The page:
An important question, though, is what exactly you should be compensated for. For example, what if there were a salt-resistant variety of rice that you could use instead of the kind you had been using? Or what if you could sell your land to prawn farmers, for whom the saltier conditions were ideal? Would these alternatives lessen the injustice done to you? As Nozick writes in Anarchy, State, and Utopia, "Does the compensation to X for Y's actions take into account X's best response to these actions, or not? If X responded by rearranging his other activities and assets to limit his losses (or if he made prior provision to limit them), should this benefit Y by lessening the compensation he must pay? Alternatively, if X makes no attempt to rearrange his activities to cope with what Y has done, must Y compensate X for the full damage X suffers?" Nozick doesn't provide an answer, but it's clear that this is a question that will need to be dealt with in any conversation like this one.

Do we have an obligation to "get out of the way" of damage? Do boundary crossers have an obligation to compensate us for the inconvenience of getting out of the way, and any residual damage? Or do boundary crossers have an obligation to compensate us for the damage that would have occurred if we didn't get out of the way, regardless of what we do? This is no trivial matter. Let's say that you anticipated the sea level rise, and purchased salt-resistant rice in order to be ready. If the salt-resistant rice worked as advertised, and you could continue to farm your rice, would that be the end of the discussion? Could the emitters simply say that you adapted, and therefore they were freed from responsibility? It seems clear to me that you could still reasonably demand compensation for the inconvenience of having to switch crop varieties. And if the genetically modified rice were more expensive, or more difficult to farm, I think you could fairly demand compensation for those things as well.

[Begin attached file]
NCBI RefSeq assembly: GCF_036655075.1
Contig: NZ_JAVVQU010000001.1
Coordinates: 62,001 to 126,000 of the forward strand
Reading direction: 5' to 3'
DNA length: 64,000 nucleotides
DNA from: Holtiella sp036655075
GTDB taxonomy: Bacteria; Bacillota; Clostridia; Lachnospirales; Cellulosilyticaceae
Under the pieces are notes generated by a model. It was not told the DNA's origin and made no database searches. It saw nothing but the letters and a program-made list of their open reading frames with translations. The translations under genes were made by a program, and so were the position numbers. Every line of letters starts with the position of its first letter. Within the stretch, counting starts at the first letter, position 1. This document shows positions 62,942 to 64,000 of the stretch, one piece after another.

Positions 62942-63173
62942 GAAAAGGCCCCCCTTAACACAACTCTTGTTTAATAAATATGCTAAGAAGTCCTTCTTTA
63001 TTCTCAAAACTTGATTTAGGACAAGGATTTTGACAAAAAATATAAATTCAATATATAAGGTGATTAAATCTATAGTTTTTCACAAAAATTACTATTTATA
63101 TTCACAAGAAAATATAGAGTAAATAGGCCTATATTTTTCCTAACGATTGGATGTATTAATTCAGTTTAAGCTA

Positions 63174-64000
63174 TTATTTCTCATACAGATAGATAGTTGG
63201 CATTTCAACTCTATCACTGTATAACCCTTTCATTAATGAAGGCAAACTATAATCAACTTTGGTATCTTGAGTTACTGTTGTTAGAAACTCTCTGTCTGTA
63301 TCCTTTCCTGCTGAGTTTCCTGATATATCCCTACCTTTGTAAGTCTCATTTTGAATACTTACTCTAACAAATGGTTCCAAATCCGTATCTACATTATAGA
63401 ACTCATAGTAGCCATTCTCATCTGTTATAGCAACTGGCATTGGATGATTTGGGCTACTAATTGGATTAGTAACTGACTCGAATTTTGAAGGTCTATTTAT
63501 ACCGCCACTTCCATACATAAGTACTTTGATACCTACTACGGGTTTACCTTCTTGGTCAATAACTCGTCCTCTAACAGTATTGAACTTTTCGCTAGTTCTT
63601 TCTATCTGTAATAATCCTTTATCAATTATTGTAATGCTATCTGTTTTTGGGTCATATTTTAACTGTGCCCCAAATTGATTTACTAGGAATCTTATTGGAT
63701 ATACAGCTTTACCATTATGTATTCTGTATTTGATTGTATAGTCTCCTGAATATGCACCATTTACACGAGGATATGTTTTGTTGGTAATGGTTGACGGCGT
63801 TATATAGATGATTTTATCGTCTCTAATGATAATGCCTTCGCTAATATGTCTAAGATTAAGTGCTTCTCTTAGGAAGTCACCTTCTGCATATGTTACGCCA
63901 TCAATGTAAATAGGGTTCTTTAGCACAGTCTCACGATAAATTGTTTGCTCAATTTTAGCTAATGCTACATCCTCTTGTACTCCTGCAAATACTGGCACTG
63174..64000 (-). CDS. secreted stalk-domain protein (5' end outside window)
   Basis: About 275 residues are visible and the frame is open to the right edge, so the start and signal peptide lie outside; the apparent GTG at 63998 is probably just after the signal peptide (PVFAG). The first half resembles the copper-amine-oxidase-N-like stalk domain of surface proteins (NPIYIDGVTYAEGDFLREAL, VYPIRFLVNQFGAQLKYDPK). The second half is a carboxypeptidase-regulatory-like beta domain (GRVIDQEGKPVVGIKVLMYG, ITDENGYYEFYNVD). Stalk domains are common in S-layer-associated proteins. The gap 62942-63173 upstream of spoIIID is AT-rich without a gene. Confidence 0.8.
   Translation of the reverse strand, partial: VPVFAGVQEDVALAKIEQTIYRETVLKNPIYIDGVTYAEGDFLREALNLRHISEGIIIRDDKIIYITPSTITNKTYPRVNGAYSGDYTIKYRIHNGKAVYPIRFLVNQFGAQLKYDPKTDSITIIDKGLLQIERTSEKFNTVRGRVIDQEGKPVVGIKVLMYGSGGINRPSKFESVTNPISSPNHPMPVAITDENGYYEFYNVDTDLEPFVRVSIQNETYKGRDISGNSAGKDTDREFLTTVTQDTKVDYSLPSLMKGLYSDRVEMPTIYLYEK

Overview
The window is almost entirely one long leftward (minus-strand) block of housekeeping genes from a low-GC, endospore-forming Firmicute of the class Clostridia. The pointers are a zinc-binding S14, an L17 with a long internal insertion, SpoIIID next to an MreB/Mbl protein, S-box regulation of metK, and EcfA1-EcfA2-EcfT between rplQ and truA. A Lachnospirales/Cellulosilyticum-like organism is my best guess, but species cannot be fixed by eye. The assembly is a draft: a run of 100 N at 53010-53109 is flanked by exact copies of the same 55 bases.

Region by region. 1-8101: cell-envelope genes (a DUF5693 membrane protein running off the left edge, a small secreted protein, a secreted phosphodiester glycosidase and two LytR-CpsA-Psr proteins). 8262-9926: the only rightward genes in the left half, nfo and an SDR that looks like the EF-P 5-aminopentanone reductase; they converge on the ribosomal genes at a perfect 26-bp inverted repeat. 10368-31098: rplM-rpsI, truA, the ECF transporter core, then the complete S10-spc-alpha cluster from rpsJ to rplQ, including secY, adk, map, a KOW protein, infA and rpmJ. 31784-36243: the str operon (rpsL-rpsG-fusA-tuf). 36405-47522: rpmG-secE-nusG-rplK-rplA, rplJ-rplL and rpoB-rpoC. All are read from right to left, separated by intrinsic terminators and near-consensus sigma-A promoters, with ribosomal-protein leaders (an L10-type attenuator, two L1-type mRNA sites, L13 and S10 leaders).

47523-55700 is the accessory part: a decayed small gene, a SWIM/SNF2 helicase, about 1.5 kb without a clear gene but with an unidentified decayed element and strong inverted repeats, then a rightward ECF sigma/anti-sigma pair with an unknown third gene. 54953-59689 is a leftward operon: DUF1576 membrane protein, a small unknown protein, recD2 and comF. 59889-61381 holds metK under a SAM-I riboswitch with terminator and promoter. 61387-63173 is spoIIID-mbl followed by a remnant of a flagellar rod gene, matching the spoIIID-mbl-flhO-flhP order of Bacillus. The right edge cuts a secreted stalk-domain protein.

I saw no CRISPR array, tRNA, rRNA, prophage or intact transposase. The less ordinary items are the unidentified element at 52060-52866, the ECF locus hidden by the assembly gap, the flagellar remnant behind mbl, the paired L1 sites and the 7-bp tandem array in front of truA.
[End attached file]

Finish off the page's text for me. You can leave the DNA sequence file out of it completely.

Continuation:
But would that be the end of it? I think that on some level, this is reasonable. I could see how someone might take the alternative view, and say that you were entitled to compensation for the damage that would have occurred in the absence of adaptive behavior, and that your adaptation should benefit you, and not the boundary crosser. However, I think that perhaps we might placate the holder of this view by conceding that perhaps you are not obligated to adapt, and if you don't, you might be entitled to compensation for the damage that is done, even if you could have prevented it. This too will be objectionable, but it at least offers a starting point for debate.